Asbestos Lung Cancer

Exposure to asbestos is one of the leading causes of lung cancer in United States history. As early as 1918, asbestos has been linked to various kinds of lung anomalies, including the deadly mesothelioma. Often, symptoms manifest long after lung tissue has been compromised which makes treatment problematic in patients who have had a lung disorder for years without knowing it. Fortunately, asbestos lawsuits often result in settlements in favor of plaintiffs who have been injured by employers with knowledge of the dangers of asbestos exposure.

Asbestos is a combination of naturally-occurring chemicals found in the form of fibers. The fibers were used in the first half of the 20th century to insulate buildings against cold and heat as well as protect buildings from fire damage. Loose fibers and fiber dust, when breathed into the lungs, can cause severe defects in lung tissue and cells which leads to various forms of lung cancer. Industries most commonly affected by asbestos lung cancer include shipbuilding, auto manufacturing, construction, heating and cooling.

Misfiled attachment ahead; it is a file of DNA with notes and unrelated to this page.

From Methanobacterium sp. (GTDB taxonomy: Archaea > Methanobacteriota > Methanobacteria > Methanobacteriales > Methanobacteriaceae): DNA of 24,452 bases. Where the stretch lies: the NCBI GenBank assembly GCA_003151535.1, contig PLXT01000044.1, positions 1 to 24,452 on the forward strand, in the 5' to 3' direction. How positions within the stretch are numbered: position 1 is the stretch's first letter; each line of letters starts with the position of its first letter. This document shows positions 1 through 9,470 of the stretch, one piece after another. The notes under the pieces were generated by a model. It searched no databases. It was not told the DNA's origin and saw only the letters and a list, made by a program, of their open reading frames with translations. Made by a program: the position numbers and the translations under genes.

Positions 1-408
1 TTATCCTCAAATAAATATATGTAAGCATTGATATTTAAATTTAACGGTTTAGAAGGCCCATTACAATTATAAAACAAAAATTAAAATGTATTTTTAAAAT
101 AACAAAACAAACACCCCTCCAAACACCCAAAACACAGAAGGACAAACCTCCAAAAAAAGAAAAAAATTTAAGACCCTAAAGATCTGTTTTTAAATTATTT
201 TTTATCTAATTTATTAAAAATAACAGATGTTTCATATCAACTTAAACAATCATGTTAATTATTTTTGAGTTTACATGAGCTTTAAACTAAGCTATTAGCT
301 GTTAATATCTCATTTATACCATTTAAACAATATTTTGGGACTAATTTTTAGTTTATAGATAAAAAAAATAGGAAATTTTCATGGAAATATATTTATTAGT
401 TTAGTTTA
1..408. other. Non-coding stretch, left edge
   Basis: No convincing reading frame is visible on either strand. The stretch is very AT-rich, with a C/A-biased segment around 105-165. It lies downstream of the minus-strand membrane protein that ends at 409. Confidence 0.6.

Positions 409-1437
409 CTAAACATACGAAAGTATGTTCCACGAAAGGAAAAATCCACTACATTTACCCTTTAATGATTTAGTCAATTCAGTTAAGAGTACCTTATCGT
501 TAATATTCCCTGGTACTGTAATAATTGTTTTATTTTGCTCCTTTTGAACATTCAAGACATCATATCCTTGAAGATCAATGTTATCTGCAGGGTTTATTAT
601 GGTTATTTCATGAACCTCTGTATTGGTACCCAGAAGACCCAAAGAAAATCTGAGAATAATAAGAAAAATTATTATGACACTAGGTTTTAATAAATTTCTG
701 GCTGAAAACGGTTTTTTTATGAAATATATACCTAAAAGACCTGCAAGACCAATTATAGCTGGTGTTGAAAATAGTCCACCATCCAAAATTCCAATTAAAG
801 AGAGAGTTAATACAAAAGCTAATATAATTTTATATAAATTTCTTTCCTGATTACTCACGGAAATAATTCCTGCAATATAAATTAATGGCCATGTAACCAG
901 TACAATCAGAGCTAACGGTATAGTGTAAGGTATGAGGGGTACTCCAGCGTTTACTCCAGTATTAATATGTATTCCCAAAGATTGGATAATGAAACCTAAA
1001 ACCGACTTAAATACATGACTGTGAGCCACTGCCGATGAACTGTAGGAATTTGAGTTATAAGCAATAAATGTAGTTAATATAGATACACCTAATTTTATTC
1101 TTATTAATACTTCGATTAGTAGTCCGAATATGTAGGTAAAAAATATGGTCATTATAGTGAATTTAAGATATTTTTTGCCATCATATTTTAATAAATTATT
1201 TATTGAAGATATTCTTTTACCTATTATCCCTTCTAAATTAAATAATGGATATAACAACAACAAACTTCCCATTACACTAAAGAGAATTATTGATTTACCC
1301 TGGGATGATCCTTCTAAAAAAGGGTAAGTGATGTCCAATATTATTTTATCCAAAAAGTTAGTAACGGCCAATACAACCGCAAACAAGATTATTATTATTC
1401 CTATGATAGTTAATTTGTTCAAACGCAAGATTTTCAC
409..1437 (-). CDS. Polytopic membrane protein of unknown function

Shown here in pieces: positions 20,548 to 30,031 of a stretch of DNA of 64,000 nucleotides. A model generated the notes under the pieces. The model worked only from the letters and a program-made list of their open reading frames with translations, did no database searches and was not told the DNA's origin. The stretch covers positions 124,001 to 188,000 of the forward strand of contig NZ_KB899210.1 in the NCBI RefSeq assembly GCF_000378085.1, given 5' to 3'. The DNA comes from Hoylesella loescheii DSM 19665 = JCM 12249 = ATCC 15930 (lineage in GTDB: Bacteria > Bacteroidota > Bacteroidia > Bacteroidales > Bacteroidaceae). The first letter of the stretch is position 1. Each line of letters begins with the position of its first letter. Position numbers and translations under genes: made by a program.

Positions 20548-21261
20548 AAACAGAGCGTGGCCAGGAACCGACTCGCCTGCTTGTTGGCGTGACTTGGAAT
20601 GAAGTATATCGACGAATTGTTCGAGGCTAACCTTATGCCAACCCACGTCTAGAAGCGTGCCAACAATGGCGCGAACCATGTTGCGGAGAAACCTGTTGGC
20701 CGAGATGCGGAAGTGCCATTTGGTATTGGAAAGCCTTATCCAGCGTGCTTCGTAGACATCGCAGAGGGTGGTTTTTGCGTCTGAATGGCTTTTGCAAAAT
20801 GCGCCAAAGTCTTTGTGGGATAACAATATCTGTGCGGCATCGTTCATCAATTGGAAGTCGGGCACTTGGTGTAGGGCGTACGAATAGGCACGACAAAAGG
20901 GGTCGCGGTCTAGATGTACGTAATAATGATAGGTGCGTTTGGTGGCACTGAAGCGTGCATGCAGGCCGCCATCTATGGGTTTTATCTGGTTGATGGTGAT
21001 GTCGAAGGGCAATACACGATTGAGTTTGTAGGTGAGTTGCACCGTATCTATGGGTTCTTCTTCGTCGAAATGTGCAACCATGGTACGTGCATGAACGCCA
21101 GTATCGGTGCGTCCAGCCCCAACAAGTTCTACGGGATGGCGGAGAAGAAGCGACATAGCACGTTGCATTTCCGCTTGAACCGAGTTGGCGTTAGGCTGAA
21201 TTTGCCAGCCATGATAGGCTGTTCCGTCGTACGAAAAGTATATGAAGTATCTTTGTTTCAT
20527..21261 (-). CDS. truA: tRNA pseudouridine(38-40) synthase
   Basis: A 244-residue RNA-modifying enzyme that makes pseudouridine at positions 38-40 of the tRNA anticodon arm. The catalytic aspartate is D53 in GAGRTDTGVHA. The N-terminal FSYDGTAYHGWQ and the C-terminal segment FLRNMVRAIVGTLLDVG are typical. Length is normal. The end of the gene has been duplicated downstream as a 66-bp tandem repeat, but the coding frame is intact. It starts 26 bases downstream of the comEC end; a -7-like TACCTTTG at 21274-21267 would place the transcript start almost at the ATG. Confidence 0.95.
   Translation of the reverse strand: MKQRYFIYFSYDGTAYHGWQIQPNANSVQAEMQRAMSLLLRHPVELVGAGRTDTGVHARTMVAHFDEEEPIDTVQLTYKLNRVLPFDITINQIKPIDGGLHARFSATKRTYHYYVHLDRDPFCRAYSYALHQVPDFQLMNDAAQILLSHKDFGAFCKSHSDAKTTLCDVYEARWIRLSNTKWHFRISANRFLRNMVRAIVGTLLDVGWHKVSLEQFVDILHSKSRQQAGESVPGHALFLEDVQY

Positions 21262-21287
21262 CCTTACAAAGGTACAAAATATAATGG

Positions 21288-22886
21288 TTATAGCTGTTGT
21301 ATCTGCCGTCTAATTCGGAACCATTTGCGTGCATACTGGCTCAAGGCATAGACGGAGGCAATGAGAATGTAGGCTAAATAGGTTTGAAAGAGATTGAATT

Asbestos is linked to a wide range of severe health problems in those who experienced long-term exposure. Asbestos fibers, when inhaled, do not ready exhale from the body and remain in the lungs for an extended period of time. Lung cancer patients and those suffering from mesothelioma experienced symptoms ranging from shortness of breath, wheezing, coughing up blood, swelling of the neck or face, difficulty swallowing and anemia. In addition to lung disorders, asbestos has been known to cause cancers in the throat, gall bladder, kidneys, colon and esophagus.

Asbestos litigation has been widespread since the 1970’s. Many companies with a history of asbestos-related injuries have set aside litigation expenses in preparation for lawsuits on behalf of injured employees. Anyone who has been exposed to asbestos at any point in their life should seek medical assistance as soon as possible. If tests reveal lung cancer or mesothelioma, an attorney can help determine whether the employee has a claim against his employee. Even if many decades have passed since the exposure, it is never too late to seek damages from companies having knowingly exposed their workers to the dangers of carcinogenic asbestos.